Why the changes?

The EU Waste Framework Directive requires that waste is recovered or disposed of in ways that do not cause risk to the environment, or harm to human health. The Directive has applied to other sectors of industry since the 1970s. It will now apply to agricultural waste as well, following pressure from the EU. The new regulations are expected to come into force in early 2005, following a 14 week consultation period.

Can the industry have a say?

It’s had a say in initial stages. All sectors of the industry have been united within the Agricultural Waste Stakeholders’ Forum, a body set up in 2002 to identify and tackle issues associated with the planned extension of waste management controls to agriculture. The Agricultural Waste Stakeholders’ Forum is on www.defra.gov.uk/environment/waste/agforum. The Forum has had an input into the consultation document, which outlines the proposed new regulations.

And now there’s an opportunity to have a say through the consultation document, which has just been published and can be viewed on the Defra website. The government is keen to have responses from farmers and associated industries.

How will the rules affect farms?

90% of farmers are disposing of some wastes using practices that may not be possible once the legal controls are implemented. For example: 83% are burning waste in the open, 32% are using farm tips or burying waste, 77% are putting waste in the household dustbin, over 70% are storing some wastes with no plans for disposal – mainly scrap metal, machinery, tyres and asbestos roof sheets

Agricultural waste will have to be disposed of, or recycled in ways that protect the environment and human health. Farmers will have to:

Send or take their waste for disposal off-farm at licensed sites;

Register a free licensing exemption with the EA to recycle waste on-farm – this can be done online; or apply to the EA for a permit to continue on-farm disposal – an expensive option that will not be economic for most farms.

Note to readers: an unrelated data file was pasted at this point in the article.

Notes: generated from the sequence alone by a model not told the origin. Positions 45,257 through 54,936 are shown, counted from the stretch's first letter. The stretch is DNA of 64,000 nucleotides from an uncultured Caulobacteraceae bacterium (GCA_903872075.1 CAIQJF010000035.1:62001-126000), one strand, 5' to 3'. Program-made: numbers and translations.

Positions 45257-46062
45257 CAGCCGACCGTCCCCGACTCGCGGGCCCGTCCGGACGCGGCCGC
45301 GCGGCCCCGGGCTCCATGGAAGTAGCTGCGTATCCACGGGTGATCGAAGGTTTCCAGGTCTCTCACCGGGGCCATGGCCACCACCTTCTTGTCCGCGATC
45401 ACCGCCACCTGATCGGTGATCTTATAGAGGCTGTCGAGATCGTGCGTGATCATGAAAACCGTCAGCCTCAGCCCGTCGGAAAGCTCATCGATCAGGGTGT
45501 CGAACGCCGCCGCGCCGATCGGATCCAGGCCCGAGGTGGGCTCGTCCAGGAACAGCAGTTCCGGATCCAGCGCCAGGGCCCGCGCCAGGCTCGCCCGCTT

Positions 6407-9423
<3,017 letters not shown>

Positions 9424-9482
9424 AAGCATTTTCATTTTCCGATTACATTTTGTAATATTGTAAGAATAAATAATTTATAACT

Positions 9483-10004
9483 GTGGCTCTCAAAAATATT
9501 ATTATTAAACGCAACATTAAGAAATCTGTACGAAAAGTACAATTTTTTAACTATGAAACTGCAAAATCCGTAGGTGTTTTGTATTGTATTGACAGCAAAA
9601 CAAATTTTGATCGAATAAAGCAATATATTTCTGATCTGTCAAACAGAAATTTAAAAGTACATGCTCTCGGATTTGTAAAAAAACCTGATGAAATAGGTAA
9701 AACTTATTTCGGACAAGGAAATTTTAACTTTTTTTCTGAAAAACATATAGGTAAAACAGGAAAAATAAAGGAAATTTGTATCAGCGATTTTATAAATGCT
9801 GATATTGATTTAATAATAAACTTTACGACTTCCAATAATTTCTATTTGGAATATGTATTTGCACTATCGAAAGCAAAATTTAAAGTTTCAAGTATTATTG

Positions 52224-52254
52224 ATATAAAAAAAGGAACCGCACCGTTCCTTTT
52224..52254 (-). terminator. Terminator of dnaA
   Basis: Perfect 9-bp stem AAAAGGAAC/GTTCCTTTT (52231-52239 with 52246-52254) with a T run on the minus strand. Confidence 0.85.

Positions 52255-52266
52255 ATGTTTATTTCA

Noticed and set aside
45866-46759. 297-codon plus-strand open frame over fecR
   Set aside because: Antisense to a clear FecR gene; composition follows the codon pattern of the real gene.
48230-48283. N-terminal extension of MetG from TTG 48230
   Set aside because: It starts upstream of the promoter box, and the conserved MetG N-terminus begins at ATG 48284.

Stop using them before the regulations come into force, otherwise dumps will be classed as landfill sites, incurring the great expense involved in acquiring a landfill permit/maintaining and closure of a landfill site. Unregulated burying of agricultural waste on farms will be prohibited as soon as the regulations are implemented – there will not be any transition period.


In general, open burning pollutes the environment and poses health risks to farmers, farm workers and local communities and will therefore be banned on the introduction of the new regulations. However, the burning of small quantities of wood and plant material will be allowed under a simple licensing exemption, subject to certain conditions.

The use of drum incinerators to burn plastics will be phased out during a transition period to allow the industry to set up systems for waste collection, such as a pesticide pack recovery service.

What can farmers do now?

Think ahead by minimising the waste produced. It will cut costs if there’s less to dispose of. For more information contact DEFRA publications on 08459 556 000 quoting reference PB4819 and ask for the free publication: Opportunities for saving money by reducing waste on your farm: A manual for farmers and growers; alternatively download a copy on www